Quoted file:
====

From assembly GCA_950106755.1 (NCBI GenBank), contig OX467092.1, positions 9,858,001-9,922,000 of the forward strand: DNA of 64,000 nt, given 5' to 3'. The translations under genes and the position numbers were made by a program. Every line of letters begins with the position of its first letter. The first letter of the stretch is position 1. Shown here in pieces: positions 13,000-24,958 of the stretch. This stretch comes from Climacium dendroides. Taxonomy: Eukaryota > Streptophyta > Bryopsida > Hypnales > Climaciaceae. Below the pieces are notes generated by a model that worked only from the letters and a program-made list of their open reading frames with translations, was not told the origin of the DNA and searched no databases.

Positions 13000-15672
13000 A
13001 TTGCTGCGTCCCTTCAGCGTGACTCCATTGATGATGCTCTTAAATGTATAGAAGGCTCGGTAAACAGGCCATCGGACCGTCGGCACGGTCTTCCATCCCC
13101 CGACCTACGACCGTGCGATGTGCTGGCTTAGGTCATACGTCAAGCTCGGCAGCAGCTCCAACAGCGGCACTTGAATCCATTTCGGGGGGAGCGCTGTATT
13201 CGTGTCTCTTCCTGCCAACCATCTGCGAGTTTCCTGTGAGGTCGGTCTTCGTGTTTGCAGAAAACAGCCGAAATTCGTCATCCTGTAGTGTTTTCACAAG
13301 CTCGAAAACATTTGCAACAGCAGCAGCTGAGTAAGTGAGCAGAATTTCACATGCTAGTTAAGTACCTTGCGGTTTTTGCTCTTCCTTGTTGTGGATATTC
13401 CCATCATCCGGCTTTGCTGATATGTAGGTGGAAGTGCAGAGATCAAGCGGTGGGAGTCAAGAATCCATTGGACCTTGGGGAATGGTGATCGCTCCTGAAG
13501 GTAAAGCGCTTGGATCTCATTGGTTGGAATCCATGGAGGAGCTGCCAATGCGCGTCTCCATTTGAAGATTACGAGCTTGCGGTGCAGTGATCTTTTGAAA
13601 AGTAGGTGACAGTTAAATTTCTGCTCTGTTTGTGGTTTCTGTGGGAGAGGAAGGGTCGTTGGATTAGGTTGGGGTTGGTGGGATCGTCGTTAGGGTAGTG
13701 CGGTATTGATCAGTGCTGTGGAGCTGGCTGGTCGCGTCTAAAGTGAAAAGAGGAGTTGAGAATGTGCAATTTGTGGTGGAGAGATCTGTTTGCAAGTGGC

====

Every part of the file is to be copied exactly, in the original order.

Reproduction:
From assembly GCA_950106755.1 (NCBI GenBank), contig OX467092.1, positions 9,858,001-9,922,000 of the forward strand: DNA of 64,000 nt, given 5' to 3'. The translations under genes and the position numbers were made by a program. Every line of letters begins with the position of its first letter. The first letter of the stretch is position 1. Shown here in pieces: positions 13,000-24,958 of the stretch. This stretch comes from Climacium dendroides. Taxonomy: Eukaryota > Streptophyta > Bryopsida > Hypnales > Climaciaceae. Below the pieces are notes generated by a model that worked only from the letters and a program-made list of their open reading frames with translations, was not told the origin of the DNA and searched no databases.

Positions 13000-15672
13000 A
13001 TTGCTGCGTCCCTTCAGCGTGACTCCATTGATGATGCTCTTAAATGTATAGAAGGCTCGGTAAACAGGCCATCGGACCGTCGGCACGGTCTTCCATCCCC
13101 CGACCTACGACCGTGCGATGTGCTGGCTTAGGTCATACGTCAAGCTCGGCAGCAGCTCCAACAGCGGCACTTGAATCCATTTCGGGGGGAGCGCTGTATT
13201 CGTGTCTCTTCCTGCCAACCATCTGCGAGTTTCCTGTGAGGTCGGTCTTCGTGTTTGCAGAAAACAGCCGAAATTCGTCATCCTGTAGTGTTTTCACAAG
13301 CTCGAAAACATTTGCAACAGCAGCAGCTGAGTAAGTGAGCAGAATTTCACATGCTAGTTAAGTACCTTGCGGTTTTTGCTCTTCCTTGTTGTGGATATTC
13401 CCATCATCCGGCTTTGCTGATATGTAGGTGGAAGTGCAGAGATCAAGCGGTGGGAGTCAAGAATCCATTGGACCTTGGGGAATGGTGATCGCTCCTGAAG
13501 GTAAAGCGCTTGGATCTCATTGGTTGGAATCCATGGAGGAGCTGCCAATGCGCGTCTCCATTTGAAGATTACGAGCTTGCGGTGCAGTGATCTTTTGAAA
13601 AGTAGGTGACAGTTAAATTTCTGCTCTGTTTGTGGTTTCTGTGGGAGAGGAAGGGTCGTTGGATTAGGTTGGGGTTGGTGGGATCGTCGTTAGGGTAGTG
13701 CGGTATTGATCAGTGCTGTGGAGCTGGCTGGTCGCGTCTAAAGTGAAAAGAGGAGTTGAGAATGTGCAATTTGTGGTGGAGAGATCTGTTTGCAAGTGGC